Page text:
2
$\begingroup$

I am trying to evaluate the integral below (delta function) and not sure if I evaluated correctly? The integral is the following:

$$\int^{100}_{-100}x^3\sin(2x)\delta(x^2-9)dx$$


I have the following $x=\pm 3$, $$\therefore \int^{100}_{-100}x^3\sin(2x)\delta(x^2-9)dx = \int^{0}_{-100}x^3\sin(2x)\delta(x^2-9)dx + \int^{100}_{0}x^3\sin(2x)\delta(x^2-9)dx= \ (-3)^3\sin(2\cdot(-3)) + (3)^3\sin(2\cdot(3)) = \ -27\sin(-6) + 27\sin(6)$$

| cite | improve this question | | | | |
$\endgroup$
2
$\begingroup$

Start from from property of delta function:

$\delta(x^2-3^2)=\frac{1}{2*3}[\delta(x+3)+\delta(x-3)]$

Your function is even, $f(x)=f(-x)$ due to symmetry you can write

$\int_{-100}^{100} x^3 \sin(2x) \delta(x^2-9)dx = 2\int_{0}^{100} x^3 \sin(2x) \delta(x^2-9)dx = 2\frac{1}{2*3}\left(\int_{0}^{100} x^3 \sin(2x)\delta(x+3)dx+\int_{0}^{100} x^3 \sin(2x)\delta(x-3)dx\right)=2\frac{1}{2*3}\left(0+27\sin(6)\right)=9\sin(6)$

| cite | improve this answer | | | | |
$\endgroup$
  • $\begingroup$ You should say that you use the fomula given by @Ninad Munshi $\endgroup$ – Jean Marie Sep 8 '19 at 23:30
  • $\begingroup$ I see, how did you get that $$\delta(x^2-3^2)=\frac{1}{2*3}[\delta(x+3)+\delta(x-3)]?$$ $\endgroup$ – Robben Sep 9 '19 at 1:03
3
$\begingroup$

Not quite. Delta function has the property that

$$\delta(f(x)) = \sum_i \frac{1}{|f'(x_i)|}\delta(x-x_i)$$

where $x_i$ are the zeros of $f$.

| cite | improve this answer | | | | |
$\endgroup$
  • $\begingroup$ how do you define $\delta(f(x))$ $\endgroup$ – reuns Sep 8 '19 at 22:37
  • $\begingroup$ @reuns It's a very common object that shows up in physics and engineering. One could quite literally define the distribution the way I did above, by using the "property". It is undefined if the gradient of the function vanishes at the desired points. $\endgroup$ – Ninad Munshi Sep 8 '19 at 22:40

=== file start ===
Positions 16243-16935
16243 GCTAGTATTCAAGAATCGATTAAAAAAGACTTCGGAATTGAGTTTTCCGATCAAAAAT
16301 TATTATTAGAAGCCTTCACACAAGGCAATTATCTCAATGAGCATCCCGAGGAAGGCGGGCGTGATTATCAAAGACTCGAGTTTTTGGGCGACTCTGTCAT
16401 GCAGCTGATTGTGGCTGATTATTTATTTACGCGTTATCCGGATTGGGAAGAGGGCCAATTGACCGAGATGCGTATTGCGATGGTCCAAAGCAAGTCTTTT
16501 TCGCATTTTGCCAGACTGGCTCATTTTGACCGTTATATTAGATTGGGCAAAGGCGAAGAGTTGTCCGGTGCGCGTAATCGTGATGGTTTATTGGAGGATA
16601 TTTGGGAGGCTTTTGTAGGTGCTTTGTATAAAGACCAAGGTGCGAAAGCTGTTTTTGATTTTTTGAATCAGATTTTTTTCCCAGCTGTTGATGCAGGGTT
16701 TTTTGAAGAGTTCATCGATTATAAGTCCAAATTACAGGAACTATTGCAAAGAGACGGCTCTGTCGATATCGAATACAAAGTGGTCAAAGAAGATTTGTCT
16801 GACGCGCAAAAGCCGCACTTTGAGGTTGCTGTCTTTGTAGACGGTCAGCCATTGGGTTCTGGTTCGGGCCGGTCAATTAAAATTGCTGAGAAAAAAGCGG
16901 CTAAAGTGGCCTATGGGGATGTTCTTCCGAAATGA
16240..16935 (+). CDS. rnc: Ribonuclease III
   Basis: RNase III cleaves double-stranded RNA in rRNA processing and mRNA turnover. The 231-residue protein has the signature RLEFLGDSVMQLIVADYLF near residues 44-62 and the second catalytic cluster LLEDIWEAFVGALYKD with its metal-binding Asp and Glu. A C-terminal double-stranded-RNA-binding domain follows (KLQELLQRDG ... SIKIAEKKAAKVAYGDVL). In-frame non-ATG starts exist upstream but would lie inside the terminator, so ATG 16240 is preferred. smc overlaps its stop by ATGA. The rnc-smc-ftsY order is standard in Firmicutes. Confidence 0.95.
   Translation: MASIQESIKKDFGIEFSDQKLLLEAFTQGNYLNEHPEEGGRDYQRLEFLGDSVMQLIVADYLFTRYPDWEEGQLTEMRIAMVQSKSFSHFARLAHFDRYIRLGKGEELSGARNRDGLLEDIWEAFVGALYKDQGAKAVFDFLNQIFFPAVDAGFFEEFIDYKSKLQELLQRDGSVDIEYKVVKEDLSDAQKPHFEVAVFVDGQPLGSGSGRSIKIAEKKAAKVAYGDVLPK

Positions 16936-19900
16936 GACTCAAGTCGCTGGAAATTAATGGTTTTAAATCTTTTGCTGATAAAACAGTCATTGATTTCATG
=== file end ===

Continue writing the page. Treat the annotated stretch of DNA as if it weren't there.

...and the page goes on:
• $\begingroup$ You should better define it as $\delta(f(x))=\lim_{n \to \infty} \frac{n}2 1_{|f(x)| < 1/n}$ (limit in the sense of distributions, if it converges) for $f\in C^1$ with finitely many simple zeros on $[-r,r]$ from $f(x) = (x-x_i)(f'(x_i)+o(1))$ you get the result $\endgroup$ – reuns Sep 8 '19 at 22:45
  • $\begingroup$ @reuns Is there any reason to? I don't see a problem with the definition $\delta_{f} = \sum_{i} \frac{1}{|\nabla f(x_i)|} \delta_{x_i}$. This is a fairly standard definition I have even seen in Hormander. Not to mention, if a student's instructor is writing statements like $\delta(x^2-9)$, a level of informality is okay. We're trying to speak to the student's level, not make our answers extraordinarily obtuse for non math students. $\endgroup$ – Ninad Munshi Sep 8 '19 at 22:50
  • $\begingroup$ Well you need it if you plan to look and use $1_{|x|<100}\delta(f(x))$ which is what the OP asked. Not even mentioning things like $f(x^2+y^2-1)$. The limit definitions is what you need to show that we can't do a pairing of $\delta$ with any test function and that in the Fourier transform we have more complicated approximations of $\delta$ thus more convergence problems. $\endgroup$ – reuns Sep 8 '19 at 22:59
1
$\begingroup$

You need to do a change of variables to standardise the argument of the $\delta$ near points where it is $0$: if $a>0$ and $0<\varepsilon \ll a$, we have $$ \int_{a-\varepsilon}^{a+\varepsilon} g(x) \delta(x^2-a^2)\, dx = \int_{-(2a-\varepsilon)\varepsilon}^{(2a+\varepsilon)\varepsilon} g(\sqrt{u+a^2})\frac{1}{2\sqrt{u+a^2}} \delta(u) \, du = \frac{g(a)}{2a} $$ putting $x = \sqrt{u+a^2}$, and similarly for the integral over the negative axis.

| cite | improve this answer | | | | |
$\endgroup$
  • $\begingroup$ thanks for this different evaluation. $\endgroup$ – Robben Sep 9 '19 at 1:04

Your Answer

By clicking “Post Your Answer”, you agree to our terms of service, privacy policy and cookie policy

Not the answer you're looking for? Browse other questions tagged or ask your own question.